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Republicans hold edge in fight for governorships

Of the 15 gubernatorial races most likely to switch parties this fall, Democrats currently hold 10 of them -- a sign that a national landscape tilted toward Republicans is affecting state races as well.

Because there are so many governorships up for grabs this fall (37 states) and a large number that are near-certain switches -- Oklahoma, Tennessee, Rhode Island, Kansas and Wyoming to name five -- it's not immediately clear that Republicans will be able to claim as clear a victory at the governors level as the party seems headed for at the federal level.

Still, Republicans have to be happy with where they sit today with a handful of sure-fire pickups and another group of races in Democratic-leaning territory -- New Mexico, Illinois, and Wisconsin -- that are shaping up as very competitive contests.

Friday Line

Democrats, particularly the Democratic Governors Association, are doing everything they can to lessen the blow this fall and have gotten some good news in recent weeks -- perhaps none better than former Gov. Roy Barnes (Ga.) convincing win in the Peach State primary, a victory that makes the state competitive in the fall.

But, the prevailing national winds combined with the Republican Governors Association's pronounced financial edge seem likely to make life difficult for Democrats running for governor this fall.

As always the top ranked race is considered the most likely to switch parties in the fall. And, as always, your kudos and critiques are welcome in the comments section below.

To the Line!

Coming off the Line: Ohio, Vermont, Florida
Coming onto the Line: New Mexico, Illinois, Wisconsin

15. New Mexico (Democratic-controlled): Doña Ana County District Attorney Susana Martinez's (R) latest TV ad pretty much sums up the race: Lt. Gov. Diane Denish (D) is struggling to separate herself from the unpopular administration of Gov. Bill Richardson (D) while Martinez is running as an outsider who will shake up the system. Polls show the race is still neck-and-neck, but unless Denish can find a way to change the topic away from Richardson this could be perilous for Democrats in the fall. (Previous ranking: N/A)

14. California (Republican-controlled): The worries about state Attorney General Jerry Brown's (D) campaign went public recently in a Los Angeles Times story detailing his unorthodox -- to put it mildly -- general election campaign. Brown, who is running for the same office he first held in the 1970s, has a demonstrated record of electoral appeal in the state and so he may get more leeway than less proven candidates. But, former eBay CEO Meg Whitman (R) isn't going to stop spending her own millions (and millions) on ads and there is a danger that if Brown doesn't recognize the threat posed by Whitman soon he could be overwhelmed by her. (Previous ranking: 14)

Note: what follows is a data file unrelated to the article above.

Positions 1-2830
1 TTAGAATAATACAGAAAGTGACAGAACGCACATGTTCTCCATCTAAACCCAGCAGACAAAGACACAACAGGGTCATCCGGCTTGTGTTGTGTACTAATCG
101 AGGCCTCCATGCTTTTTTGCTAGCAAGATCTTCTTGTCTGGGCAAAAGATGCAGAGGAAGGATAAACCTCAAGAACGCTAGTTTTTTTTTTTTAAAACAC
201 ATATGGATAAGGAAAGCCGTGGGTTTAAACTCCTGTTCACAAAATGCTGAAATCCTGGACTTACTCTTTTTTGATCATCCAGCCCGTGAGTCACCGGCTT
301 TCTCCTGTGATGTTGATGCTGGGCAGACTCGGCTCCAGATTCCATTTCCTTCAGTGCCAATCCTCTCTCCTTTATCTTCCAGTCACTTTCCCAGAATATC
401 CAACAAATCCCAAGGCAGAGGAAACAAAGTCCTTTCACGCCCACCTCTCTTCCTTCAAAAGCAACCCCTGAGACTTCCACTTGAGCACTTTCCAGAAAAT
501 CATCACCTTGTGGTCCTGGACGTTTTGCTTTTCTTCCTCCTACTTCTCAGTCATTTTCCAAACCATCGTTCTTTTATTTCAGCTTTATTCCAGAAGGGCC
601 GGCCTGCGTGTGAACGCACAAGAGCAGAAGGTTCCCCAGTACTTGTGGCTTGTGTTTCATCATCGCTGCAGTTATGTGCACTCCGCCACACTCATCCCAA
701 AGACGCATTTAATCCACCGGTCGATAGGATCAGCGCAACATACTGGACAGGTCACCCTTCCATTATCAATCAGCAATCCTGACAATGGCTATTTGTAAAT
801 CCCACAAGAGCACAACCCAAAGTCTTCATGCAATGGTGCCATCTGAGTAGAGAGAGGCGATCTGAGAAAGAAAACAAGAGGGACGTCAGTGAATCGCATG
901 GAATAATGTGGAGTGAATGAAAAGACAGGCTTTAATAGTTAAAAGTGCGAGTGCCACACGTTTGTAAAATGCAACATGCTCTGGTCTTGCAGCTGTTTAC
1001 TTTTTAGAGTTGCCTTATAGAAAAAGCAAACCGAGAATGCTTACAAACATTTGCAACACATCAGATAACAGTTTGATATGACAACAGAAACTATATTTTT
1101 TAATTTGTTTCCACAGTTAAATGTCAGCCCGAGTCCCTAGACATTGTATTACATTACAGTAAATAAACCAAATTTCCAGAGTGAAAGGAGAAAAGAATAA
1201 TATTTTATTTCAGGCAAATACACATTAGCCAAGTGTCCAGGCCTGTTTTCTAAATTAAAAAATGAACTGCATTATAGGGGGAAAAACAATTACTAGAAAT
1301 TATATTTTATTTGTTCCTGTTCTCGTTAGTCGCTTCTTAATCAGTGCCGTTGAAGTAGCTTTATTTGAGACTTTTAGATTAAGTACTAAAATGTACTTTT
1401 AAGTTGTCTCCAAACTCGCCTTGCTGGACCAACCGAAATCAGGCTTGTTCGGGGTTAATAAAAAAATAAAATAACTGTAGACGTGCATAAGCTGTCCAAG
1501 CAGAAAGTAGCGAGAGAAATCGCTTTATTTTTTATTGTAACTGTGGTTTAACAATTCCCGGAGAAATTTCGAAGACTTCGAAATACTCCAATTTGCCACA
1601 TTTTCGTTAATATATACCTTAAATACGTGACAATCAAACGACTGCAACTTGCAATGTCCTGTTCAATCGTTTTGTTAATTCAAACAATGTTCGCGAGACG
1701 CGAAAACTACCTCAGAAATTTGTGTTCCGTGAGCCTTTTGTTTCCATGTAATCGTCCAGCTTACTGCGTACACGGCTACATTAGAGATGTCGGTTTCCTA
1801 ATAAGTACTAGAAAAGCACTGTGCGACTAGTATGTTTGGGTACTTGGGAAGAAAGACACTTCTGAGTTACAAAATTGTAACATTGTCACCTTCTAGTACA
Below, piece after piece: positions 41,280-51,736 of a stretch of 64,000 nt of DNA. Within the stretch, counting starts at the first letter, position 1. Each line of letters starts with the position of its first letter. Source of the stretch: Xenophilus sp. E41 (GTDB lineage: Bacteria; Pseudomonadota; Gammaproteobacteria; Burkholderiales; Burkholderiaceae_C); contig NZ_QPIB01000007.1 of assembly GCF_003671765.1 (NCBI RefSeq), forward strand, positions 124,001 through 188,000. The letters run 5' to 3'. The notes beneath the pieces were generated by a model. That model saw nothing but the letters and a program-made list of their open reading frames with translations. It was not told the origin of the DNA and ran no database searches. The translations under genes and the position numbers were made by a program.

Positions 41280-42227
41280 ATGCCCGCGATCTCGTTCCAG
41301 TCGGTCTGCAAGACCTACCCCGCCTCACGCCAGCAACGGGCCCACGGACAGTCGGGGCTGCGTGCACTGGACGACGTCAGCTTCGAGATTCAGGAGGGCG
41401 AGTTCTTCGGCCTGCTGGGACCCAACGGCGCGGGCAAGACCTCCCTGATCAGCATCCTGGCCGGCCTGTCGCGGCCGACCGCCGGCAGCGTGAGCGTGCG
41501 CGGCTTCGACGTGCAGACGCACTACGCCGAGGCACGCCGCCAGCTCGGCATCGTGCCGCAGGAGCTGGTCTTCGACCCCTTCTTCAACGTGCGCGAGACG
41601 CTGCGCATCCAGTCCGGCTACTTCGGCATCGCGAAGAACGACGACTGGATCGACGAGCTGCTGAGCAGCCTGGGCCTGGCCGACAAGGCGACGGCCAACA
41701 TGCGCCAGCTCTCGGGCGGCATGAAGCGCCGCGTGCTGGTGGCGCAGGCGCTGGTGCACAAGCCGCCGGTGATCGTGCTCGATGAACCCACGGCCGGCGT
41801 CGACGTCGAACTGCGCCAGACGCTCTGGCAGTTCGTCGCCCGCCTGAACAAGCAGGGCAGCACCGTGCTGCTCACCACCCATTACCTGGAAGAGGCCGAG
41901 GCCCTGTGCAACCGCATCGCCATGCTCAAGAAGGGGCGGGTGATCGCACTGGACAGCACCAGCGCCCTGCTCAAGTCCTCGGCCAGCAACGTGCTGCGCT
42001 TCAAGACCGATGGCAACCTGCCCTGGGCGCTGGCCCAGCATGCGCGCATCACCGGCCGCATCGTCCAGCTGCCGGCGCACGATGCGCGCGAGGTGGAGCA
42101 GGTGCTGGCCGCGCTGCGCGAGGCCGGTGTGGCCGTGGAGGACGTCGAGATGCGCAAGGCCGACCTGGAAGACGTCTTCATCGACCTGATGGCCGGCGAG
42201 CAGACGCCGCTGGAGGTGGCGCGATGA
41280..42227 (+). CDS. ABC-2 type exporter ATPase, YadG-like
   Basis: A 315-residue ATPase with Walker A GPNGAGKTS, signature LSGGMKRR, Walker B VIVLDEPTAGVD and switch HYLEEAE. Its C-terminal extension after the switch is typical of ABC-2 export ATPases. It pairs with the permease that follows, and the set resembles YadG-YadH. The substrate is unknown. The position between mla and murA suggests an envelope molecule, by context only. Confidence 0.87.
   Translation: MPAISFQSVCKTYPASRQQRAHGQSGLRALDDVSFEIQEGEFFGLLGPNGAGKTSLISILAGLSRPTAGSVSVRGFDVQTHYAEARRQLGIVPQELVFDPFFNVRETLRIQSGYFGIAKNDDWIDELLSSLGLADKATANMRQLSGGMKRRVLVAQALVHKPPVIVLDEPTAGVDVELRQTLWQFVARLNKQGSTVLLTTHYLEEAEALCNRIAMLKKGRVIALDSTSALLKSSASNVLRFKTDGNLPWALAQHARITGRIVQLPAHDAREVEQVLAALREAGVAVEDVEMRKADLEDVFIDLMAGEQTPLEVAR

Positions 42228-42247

13. Wisconsin (D): Milwaukee County Executive Scott Walker is widely regarded as the candidate to beat on the GOP side but former Rep. Mark Neumann's self-funding should at least cost Walker some money in the Sept. 14 primary. Walker raised slightly more than Milwaukee Mayor Tom Barrett (D) in the first half of 2010, but Barrett is able to leave more in the bank because he has an easier primary. (Barrett has nearly $3 million in the bank, to Walker's $2.5 million.) Still, after two terms of Gov. Jim Doyle (D) voters seem inclined to hand the reins of state government to Republicans. (Previous ranking: N/A)

12. Illinois (D): We hear almost nothing good about the campaign Gov. Pat Quinn (D) is running. It would seem that Quinn learned almost nothing from his near-death primary experience against state Comptroller Dan Hynes way back in February. The Democratic Governors Association is doing everything they can to keep the race within reach -- bashing state Sen. Bill Brady (R) on the television airwaves. But, campaigns with a hole in the middle -- i.e., the candidate -- rarely win. (Previous ranking: N/A)

11. Pennsylvania (D): Allegheny County Executive Dan Onorato (D) has closed the gap with state Attorney General Tom Corbett (R) somewhat in recent polling, the result of a name identification boost following his big May primary win. (The latest Quinnipiac poll has Corbett leading Onorato 44 percent to 37 percent.) Corbett is still the favorite, and Onorato's primary cost him a chunk of money but Democrats are encouraged about how the race has developed since the primary. (Previous ranking: 9)

10. Minnesota (R): The buzz in Minnesota is that state Rep. Tom Emmer (R) leaves a lot to be desired as the party's gubernatorial nominee. But with the baggage of the Democratic favorite in the race, former Sen. Mark Dayton , this race appears to be anyone's ballgame. The real moment of truth for Emmer will be next week, when he has to file his pre-primary financial report. His only report so far, from 2009, showed a little more than $100,000 raised. He faces no primary opposition, so he should show some significant fundraising. (Previous ranking: 10)